My sister looking for the top of a tall tree in Malaysia.
High school biology first taught me the meaning of xylem. If you flip to the x section of an old-fashioned dictionary, you’ll see it’s one of the few words in English that start with the letter x. That puts it into a rarefied elite.
Xylem, for those who don’t know or don’t remember, is part of the anatomy of a vascular plant. Don’t panic. I’m not about to bore you with a science lesson. All you need to know is xylem is the part of a plant that speeds water and minerals from the roots to the leaves. Of course, speed is a relative term here. We’re talking about plants, which are not in a league with sprinting cheetahs or falcons in their power dives. Sap flow rates are measured in centimetres per hour (inches per hour).
When you think about it superficially, plants have a Zen-like existence. All things happen at a measured pace. Peaceful. Relaxed.
Peaceful? Yeah, right. So they would have you believe. Tell that to the raspberry cane being smothered by a morning glory vine or a sprig of clover struggling for sustenance after the “me first” nutrient plundering of a eucalyptus tree.
It’s interspecies war. Roots duel for supremacy in the realm of water and minerals and the above-ground parts of the plant strive to overreach or crowd out their neighbours. By growing faster than the other plant or climbing up the other plant, they vie for sunlight.
Dealing with a plant’s need for territory and resources is the heart of gardening. Have you ever ignored the spacing directions on a packet of seeds? You know, the part where they say something like, “Space seeds 4 inches apart and thin to 8 inches.” These aren’t frivolous numbers, as I discovered years ago when I actually paid attention to how much room I was giving my onion sets. My onions had been a nice size. The next year, when conditions were good, I gave them more room, and their size zoomed to magnificent. The right amount of space maximizes yield. You don’t get more by planting too close together.
China discovered the wisdom of experienced farmers versus the power wielded by politicians back in the Great Leap Forward. Consider the instance when rice plants, by order, were crowded so close together fans had to be used to circulate air and try to keep them from rotting. Not even the fans could help give each plant the amount of sunlight it needed. Those few plants that didn’t die due to the crowding produced poorly.
I am frequently amazed to see how closely someone has planted a line of trees. And what are people thinking when they plant a tree sapling, a Douglas fir, for example, within two metres of a building? Forget the word “sapling” people, this is a TREE.
And yet, people will buy a tiger cub as a pet because it’s cute. Yes, at ten pounds, it’s definitely cute. An adult tiger? That can be 400 pounds of muscle, claw, and fang.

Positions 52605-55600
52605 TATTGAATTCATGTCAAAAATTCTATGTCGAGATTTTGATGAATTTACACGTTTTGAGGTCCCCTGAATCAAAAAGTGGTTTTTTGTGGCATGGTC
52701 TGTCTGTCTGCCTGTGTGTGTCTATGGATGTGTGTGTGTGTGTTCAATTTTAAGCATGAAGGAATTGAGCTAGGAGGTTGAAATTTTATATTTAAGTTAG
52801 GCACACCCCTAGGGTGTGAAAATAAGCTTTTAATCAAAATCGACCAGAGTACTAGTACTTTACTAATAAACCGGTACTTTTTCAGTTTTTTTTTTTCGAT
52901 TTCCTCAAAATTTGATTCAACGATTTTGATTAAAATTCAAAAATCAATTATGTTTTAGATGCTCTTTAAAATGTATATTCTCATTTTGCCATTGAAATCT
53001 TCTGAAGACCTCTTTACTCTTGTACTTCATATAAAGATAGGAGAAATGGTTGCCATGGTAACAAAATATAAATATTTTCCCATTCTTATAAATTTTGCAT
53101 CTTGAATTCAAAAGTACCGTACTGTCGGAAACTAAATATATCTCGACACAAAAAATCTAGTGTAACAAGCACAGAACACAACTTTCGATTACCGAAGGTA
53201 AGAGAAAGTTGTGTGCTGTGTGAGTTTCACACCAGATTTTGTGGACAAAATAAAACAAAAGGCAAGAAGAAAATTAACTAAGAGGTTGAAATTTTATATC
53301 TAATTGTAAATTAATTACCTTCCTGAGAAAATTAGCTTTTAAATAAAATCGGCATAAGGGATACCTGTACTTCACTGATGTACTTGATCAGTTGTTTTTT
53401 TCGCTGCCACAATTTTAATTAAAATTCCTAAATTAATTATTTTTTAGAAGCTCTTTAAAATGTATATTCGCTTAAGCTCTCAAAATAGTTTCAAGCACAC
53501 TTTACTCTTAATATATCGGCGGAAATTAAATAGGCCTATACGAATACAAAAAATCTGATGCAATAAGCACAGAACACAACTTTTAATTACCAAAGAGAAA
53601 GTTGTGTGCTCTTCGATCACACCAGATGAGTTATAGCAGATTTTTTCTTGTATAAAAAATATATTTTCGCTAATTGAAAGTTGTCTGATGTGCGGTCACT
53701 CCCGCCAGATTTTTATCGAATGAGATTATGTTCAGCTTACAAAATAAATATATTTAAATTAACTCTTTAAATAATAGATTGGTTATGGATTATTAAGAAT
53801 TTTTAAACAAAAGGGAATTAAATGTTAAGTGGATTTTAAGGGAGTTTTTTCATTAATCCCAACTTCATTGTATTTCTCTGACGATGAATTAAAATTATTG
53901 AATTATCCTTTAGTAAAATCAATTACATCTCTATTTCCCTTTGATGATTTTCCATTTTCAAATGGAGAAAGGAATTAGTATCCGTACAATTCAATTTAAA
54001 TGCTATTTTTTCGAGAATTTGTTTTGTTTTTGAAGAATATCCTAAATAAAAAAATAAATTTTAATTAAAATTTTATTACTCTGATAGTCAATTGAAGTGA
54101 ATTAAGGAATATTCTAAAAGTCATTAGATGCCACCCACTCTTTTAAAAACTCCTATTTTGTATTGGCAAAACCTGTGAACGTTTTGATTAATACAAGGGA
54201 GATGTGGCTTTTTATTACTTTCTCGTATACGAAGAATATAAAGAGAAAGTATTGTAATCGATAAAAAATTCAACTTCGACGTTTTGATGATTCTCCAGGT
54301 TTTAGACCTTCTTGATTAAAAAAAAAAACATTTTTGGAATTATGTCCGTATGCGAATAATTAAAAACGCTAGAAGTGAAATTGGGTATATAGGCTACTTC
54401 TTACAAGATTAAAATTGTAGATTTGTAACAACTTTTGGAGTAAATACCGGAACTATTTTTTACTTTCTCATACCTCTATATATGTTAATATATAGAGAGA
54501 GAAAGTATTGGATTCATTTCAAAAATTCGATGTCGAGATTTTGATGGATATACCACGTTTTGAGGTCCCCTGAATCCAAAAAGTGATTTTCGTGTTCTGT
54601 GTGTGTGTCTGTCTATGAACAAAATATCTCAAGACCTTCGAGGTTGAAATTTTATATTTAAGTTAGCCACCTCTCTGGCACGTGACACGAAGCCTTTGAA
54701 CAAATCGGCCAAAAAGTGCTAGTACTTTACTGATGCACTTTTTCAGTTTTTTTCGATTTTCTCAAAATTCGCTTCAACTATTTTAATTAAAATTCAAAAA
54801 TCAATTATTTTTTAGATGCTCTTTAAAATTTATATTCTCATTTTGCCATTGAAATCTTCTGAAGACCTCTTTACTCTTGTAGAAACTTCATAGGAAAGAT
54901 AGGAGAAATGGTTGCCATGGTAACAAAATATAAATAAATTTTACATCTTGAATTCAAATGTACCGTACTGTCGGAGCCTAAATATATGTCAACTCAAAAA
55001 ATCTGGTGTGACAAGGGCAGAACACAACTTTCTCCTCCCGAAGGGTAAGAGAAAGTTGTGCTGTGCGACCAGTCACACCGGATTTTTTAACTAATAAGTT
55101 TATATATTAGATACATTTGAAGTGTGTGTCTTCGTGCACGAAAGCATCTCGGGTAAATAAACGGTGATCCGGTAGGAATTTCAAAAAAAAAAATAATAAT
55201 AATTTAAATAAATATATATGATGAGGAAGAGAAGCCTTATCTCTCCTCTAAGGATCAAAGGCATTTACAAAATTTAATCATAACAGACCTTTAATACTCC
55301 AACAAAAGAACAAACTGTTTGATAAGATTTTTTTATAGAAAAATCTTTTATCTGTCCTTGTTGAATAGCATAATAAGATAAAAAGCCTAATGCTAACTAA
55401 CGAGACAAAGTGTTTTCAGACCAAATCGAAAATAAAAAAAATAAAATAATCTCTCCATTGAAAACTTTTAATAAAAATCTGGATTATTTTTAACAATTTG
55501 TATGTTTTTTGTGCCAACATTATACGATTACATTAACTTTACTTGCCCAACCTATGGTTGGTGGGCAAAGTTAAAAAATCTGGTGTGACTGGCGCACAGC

Wait. Tiger? Hold on. What was I talking about?
Oh, yeah, crowding…plants…xylem.
Xylem is no big mystery to science. It was first described and named in the 17th century, and everybody knows how it works. Right?
Yes and no. Consider that a person could draw water up a straw that was 10 meters (about 30 feet) long, but no longer. That’s the max. Then consider a redwood tree drawing water to its growing top some hundred metres (over 300 feet) in the air. Try asking a botanist how a redwood gets water from its roots to its top, then brace yourself for a lot of fancy verbal footwork. Here’s a quote from Wikipedia:
“Over the past century, there has been a great deal of research regarding the mechanism of xylem sap transport; today, most plant scientists continue to agree that the cohesion-tension theory best explains this process, but multiforce theories that hypothesize several alternative mechanisms have been suggested, including longitudinal cellular and xylem osmotic pressure gradients, axial potential gradients in the vessels, and gel- and gas-bubble-supported interfacial gradients.”
Oops, I said I wasn’t going to hit you with a science lesson and then I did. My bad. Clearly, I need to wrap this up. Xylem is the x word in my alphabet of gardening, and however the plants we grow and the xylem within them get water from their roots to their leaves, I admire their bioengineering expertise.
It doesn’t matter how they do it, they do it. Like they say, “the proof of the pudding is in the eating.” Or, in the case of my garden, it’s the proof of the broccoli, the chard, the zucchini, the corn, the apples, the rhubarb…
Please share my letter-learning video with anyone you know who is just learning to read. This one features the letter X.